New ALS Treatment Guidelines Released Today

October 13, 2009

Lead guidelines author Robert G. Miller, MD, of the department of neurology at California Pacific Medical Center in San Francisco and fellow of the AAN, said that although a cure has yet to be discovered, there are still methods “to make life easier and longer for people with ALS.”

New treatment guidelines for amyotrophic lateral sclerosis (ALS) were published in the latest issue of Neurology (October 13). Lead guidelines author Robert G. Miller, MD, of the department of neurology at California Pacific Medical Center in San Francisco and fellow of the AAN, said that although a cure has yet to be discovered, there are still methods “to make life easier and longer for people with ALS.”

The new guidelines stated the following:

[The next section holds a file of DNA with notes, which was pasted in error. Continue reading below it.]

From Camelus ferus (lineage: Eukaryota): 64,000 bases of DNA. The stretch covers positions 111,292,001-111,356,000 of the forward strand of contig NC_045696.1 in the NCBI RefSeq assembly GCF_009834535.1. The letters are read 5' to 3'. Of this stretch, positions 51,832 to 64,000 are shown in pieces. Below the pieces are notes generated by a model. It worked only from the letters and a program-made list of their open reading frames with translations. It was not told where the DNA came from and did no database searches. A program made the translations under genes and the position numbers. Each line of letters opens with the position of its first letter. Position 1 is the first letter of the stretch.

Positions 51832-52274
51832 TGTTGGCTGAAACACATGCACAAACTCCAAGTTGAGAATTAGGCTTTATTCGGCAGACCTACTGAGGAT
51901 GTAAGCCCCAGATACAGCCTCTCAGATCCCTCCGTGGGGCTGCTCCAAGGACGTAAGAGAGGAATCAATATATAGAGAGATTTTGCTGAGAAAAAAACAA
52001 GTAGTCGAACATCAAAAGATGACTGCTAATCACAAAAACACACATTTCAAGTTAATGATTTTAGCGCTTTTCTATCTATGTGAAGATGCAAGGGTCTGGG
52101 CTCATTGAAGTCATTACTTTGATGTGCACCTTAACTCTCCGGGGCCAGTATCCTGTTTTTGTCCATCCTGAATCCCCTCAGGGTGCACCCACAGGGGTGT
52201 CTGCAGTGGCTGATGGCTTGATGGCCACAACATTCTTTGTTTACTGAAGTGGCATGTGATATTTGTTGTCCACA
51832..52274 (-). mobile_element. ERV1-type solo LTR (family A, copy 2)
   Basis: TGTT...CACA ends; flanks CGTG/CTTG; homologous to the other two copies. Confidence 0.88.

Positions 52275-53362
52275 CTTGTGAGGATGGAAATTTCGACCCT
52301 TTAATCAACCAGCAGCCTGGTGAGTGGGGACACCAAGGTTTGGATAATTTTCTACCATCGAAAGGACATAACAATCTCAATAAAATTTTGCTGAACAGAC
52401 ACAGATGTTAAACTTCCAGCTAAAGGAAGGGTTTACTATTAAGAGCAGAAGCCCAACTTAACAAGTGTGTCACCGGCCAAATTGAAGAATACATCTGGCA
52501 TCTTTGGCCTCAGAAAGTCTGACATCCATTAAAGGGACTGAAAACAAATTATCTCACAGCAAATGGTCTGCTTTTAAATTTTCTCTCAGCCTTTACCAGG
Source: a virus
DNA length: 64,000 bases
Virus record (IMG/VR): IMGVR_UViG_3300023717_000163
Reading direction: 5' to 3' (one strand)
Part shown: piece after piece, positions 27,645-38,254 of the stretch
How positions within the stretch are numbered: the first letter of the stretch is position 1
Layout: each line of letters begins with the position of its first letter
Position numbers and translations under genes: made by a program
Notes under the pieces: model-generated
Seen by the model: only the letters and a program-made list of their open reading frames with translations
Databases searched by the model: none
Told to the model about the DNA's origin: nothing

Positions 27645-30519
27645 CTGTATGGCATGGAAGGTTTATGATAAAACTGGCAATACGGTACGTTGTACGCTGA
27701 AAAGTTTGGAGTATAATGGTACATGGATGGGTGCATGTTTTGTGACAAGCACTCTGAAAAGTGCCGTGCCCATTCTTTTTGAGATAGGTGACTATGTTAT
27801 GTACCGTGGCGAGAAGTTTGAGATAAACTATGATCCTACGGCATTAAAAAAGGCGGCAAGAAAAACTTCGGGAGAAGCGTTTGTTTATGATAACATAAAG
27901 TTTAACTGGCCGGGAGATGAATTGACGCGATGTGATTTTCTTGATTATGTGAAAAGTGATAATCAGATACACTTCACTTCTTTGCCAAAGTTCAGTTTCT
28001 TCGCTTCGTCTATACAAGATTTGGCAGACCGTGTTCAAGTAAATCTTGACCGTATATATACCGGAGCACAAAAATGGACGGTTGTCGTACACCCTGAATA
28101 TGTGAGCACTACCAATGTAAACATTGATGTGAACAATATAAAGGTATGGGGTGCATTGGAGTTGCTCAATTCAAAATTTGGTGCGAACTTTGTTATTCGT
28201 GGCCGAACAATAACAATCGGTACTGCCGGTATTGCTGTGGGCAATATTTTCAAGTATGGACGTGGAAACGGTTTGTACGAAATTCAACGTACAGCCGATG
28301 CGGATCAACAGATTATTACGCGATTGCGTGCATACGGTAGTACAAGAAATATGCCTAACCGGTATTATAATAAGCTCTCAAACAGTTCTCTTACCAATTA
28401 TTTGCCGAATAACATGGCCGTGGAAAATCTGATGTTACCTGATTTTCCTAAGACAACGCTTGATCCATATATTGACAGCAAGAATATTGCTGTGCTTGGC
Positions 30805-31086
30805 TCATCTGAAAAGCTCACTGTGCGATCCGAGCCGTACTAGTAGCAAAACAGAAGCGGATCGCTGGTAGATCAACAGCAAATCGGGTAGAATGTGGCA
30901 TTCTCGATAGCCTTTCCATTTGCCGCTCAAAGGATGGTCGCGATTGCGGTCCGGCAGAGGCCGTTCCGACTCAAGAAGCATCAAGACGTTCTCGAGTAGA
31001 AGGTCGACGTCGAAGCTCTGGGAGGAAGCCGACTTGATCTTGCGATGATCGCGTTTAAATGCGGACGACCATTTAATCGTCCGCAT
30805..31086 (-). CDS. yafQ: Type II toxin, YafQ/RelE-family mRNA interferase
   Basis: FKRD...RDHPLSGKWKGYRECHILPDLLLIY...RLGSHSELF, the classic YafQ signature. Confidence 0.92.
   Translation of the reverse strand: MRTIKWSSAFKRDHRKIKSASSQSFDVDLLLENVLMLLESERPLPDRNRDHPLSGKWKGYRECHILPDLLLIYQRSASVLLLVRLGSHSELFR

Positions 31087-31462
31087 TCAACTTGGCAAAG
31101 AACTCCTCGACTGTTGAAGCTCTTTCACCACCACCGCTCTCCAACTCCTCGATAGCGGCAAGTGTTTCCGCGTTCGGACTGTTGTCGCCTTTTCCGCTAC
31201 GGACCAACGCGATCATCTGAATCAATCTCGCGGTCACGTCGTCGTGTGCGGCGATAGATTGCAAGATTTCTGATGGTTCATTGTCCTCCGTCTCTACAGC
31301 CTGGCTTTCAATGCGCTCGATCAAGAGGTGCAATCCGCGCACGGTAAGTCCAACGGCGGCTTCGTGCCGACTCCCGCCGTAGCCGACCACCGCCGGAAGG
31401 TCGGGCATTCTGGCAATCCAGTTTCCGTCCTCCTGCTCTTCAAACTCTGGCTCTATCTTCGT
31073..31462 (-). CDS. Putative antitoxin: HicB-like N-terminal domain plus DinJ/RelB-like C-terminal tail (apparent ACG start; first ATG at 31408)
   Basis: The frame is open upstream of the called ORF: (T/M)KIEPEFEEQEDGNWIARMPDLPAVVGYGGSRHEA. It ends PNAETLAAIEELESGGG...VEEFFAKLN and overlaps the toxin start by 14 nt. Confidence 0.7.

• Riluzole, the only FDA approved ALS treatment, should be offered to patients in order to decrease disease progression.
  • Using an assisted-breathing device will likely increase life expectancy and quality of life.
  • Using a feeding tube (PEG tube) will likely increase life expectancy.
  • Doctors should offer patients botulinum toxin B to treat drooling.
  • Doctors should conduct behavioral or thinking problems because studies have shown ALS patients have difficulty with them.

“It’s important that people with ALS know that more treatments are now available to ease the burden of the disease and that they should see neurologists who are aware of these new guidelines and follow them,” said Miller.